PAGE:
Wouldn't it be delightful? You could fling yourself at walls. Roll down stairs. Jump off skyscrapers. (Well ... no, not really. But at least there wouldn't be a mess all over the concrete.)
Yeah, a bubble wrap world would be awesome.
Now buy Snapple antioxidant water. It will protect you, much like your hypothetical dream world of bubble wrap. It's not like you're eating broccoli anyway, right? Antioxidants are like bubble wrap for your cells.
This ad was created for Snapple by agency Cliff Freeman & Partners, production company Anonymous and Post/VFX firm Asylum -- which, from experience, knows a thing or two about padded spaces.
Isn't it fun to look back to the childhood days of your favorite baseball players? Sometimes but not when it involves 1970's-era shorts and tube socks. The Pretty in Pink-inspired 80's stuff we can deal with. Those nasty seventies, not so much.
It's all part of a campaign from Publicis Toronto for the Toronto Blue Jays. Director James Haworth comments on the work saying, "Set in the 70's and 80's and shot in Florida on Color Reversal film, a film stock that was prevalent back in the day, and it gives the viewer a feeling of how things were, visually, in that time - especially in the 70's."
Hmm. Sometimes we'd rather not remember. But if you really want to remember, you can see all three commercials here.
Yeah, that was kind of a stretch.
Here's what happened. Some tipster emailed us sounding off all offended about rape connotations in an ad on Wienerschnitzel's homepage. So we looked and saw this shit with the hungry Eskimos, and we were like, "Okay, whatever. We can kinda see the creepy rape angle."
The dude emailed us again today and said the spot on the site had been changed, which is why the whole Eskimo thing jived so badly with rape. Apparently the previous ad featured a wiener being harassed in an office setting, after which an HR woman says, "you asked for it."
There's just something about follow ups to great work that, well, just fall flat. Not that this new Clemenger BBDO-created commercial for Carlton Draught is a bad ad but it's no Big Ad. Clearly, the ad, which brings back the crowd of yellow-dressed men, is trying to recapture that Big Ad feel and it gets some of it but never quite recaptures the originals. Of course, that's why originals are originals and sequels are sequels.
We admit to liking the guy at the end who, sitting on his couch with his wife, comments, "wouldn't make me buy it" after seeing a recap of the skydiving extravaganza on TV just before...well...just watch the commercial to find out.
Have you ever been to Build-a-Bear? You know how the employees give you a little heart pillow to wish on and put inside your bear, right before it's sewn up?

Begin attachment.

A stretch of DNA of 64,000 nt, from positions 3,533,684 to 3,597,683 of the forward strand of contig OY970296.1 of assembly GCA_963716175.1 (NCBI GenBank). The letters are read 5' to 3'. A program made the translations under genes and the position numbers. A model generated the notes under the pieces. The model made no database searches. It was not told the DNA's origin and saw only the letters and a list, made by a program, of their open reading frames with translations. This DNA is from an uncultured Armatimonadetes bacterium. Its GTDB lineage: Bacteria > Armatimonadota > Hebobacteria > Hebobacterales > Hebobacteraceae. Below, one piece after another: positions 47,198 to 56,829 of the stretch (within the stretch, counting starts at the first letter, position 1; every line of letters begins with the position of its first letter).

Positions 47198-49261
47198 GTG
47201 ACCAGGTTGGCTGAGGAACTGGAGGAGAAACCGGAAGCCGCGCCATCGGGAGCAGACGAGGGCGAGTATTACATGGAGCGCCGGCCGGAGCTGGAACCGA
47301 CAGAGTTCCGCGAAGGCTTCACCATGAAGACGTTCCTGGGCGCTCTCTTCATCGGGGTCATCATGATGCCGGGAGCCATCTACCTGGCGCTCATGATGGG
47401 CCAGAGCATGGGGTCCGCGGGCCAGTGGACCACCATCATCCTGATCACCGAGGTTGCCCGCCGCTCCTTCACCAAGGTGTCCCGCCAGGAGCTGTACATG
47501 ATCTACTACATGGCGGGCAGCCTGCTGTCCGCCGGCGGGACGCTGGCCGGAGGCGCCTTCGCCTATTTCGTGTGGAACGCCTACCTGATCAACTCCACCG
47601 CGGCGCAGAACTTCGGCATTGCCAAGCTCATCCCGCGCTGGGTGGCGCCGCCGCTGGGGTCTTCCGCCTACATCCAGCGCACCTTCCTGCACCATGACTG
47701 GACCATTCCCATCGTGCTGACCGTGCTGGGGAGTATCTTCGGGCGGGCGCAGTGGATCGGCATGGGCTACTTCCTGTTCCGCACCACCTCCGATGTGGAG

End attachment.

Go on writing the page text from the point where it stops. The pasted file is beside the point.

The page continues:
Graft that process onto your daily run. Put a piece of Nike in your shoe.
We didn't really get this ad so we read the pressie for clarification. This is what it says.
... in the world according to Wienerschnitzel. (Push play on the right-hand side.)
Well, maybe the vibe is less like rape and more like cannibalism. Either way, it's malicious and creepy.
To demonstrate the irresistibility of its wieners, Wienerschnitzel's running an ad where a talking hot dog tries convincing Eskimos to move beyond an all-blubber diet. Horrors ensue when they look to him for comfort.
Neither funny nor appetizing.
The ads are French and they debut on the 26th of this month.
The tagline: "Avec Coca-Cola, on parle tous football," which translates to something like "With Coca-Cola, everyone speaks football," which is a roundabout way of saying Coca-Cola makes football buddies of unlikely pairs.
That's sweet and all. But we wouldn't embrace a brain-eating dead guy, or a head-smashing toy, or a displaced octopus for any refreshing beverage. If that's prejudice then we are guilty as charged, and happy to be thirsty.
In case you haven't seen it (though it's a year old so maybe you have), here's the "banned" Wendy's Spicy Chicken Sandwich commercial it's creator claims he created but was not approved by the client. He says Wendy's has nothing to do with it but we're sure they're quietly smiling over the video's growing popularity.
Check out this "Awareness Test" for Transport of London. The goal is to demonstrate that a driver can't avoid obstacles s/he doesn't expect to see. For people who've never seen the video before, it probably comes across as a neat way to deliver the message.
The problem is, there are plenty of people who have already seen something similar -- likely this video, which was put together in 1999 by Professor Daniel Simons of the University of Illinois.
"Jump," featuring the furry friendly Gaspar, is an attempt by Dentsu Canada to push Vespa out of the "pseudo-bike" realm and into ... well ... hrm.
Come on, Dentsu. Can't you make Vespa sexy without inviting a comparison to Blades of Glory? Oh, and the whole "Vespa: Built for love!" thing doesn't make it any easier for Vespa owners to scoot proudly down the driveway with their chins up. Well, unless they're in Europe.